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The CDC Field Epidemiology Manual$
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Sonja A. Rasmussen and Richard A. Goodman

Print publication date: 2019

Print ISBN-13: 9780190933692

Published to Oxford Scholarship Online: August 2019

DOI: 10.1093/oso/9780190933692.001.0001

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PRINTED FROM OXFORD SCHOLARSHIP ONLINE (www.oxfordscholarship.com). (c) Copyright Oxford University Press, 2019. All Rights Reserved. An individual user may print out a PDF of a single chapter of a monograph in OSO for personal use. date: 11 December 2019

Occupational Disease and Injury

Occupational Disease and Injury

Chapter:
(p.393) 21 Occupational Disease and Injury
Source:
The CDC Field Epidemiology Manual
Author(s):

Kathleen Kreiss

Kristin J. Cummings

Publisher:
Oxford University Press
DOI:10.1093/oso/9780190933692.003.0021

Occupational diseases and injuries continue to exact a societal burden on productivity, acute and chronic disease, and preventable medical costs. Occupational problems require collaboration from employers, labor, and government both for investigation and for preventive intervention. A key characteristic is the need for exposure assessment with a multidisciplinary investigative team that includes environmental scientists or industrial hygienists who can evaluate workplace characteristics needed for design, questionnaire development, quantitative assessment of exposure, interpretation of findings, and guidance for prevention. A field epidemiologic investigation often is triggered by worker or physician recognition of clusters of disease or injury. The relatively few field investigators working on occupational disease and injury provide room for many contributions. Occupational health field investigations are exciting because of the opportunity they provide to learn from other disciplines and collaborators in other agencies and because of impact.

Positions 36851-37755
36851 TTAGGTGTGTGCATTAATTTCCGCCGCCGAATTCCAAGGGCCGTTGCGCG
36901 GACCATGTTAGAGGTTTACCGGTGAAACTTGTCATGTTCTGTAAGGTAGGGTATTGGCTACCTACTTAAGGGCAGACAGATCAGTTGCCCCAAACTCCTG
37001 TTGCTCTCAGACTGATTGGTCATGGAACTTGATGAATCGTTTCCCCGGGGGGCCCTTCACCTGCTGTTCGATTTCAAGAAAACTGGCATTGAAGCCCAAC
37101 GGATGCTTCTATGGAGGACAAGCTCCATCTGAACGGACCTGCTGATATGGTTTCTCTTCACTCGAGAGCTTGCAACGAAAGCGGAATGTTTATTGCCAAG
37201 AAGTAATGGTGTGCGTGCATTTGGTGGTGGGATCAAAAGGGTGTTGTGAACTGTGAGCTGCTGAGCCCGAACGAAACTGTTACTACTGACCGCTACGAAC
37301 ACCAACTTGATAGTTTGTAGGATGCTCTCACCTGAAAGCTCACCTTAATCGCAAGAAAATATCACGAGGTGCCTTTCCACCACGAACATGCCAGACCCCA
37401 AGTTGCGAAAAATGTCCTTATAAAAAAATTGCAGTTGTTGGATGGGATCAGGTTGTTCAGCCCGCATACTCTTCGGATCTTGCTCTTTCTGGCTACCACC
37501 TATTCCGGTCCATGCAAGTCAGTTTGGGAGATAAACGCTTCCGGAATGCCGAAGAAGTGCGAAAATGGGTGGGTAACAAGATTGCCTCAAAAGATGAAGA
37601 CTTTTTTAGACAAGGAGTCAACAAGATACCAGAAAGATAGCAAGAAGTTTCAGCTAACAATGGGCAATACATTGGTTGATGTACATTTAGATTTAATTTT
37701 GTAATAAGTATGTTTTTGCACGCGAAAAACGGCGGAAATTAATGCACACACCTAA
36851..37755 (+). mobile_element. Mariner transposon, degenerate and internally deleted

Keywords:   occupational diseases and injuries, work-related diseases and injuries, NIOSH, OSHA, exposure–response relations, quantitative exposure assessment, industrial hygiene

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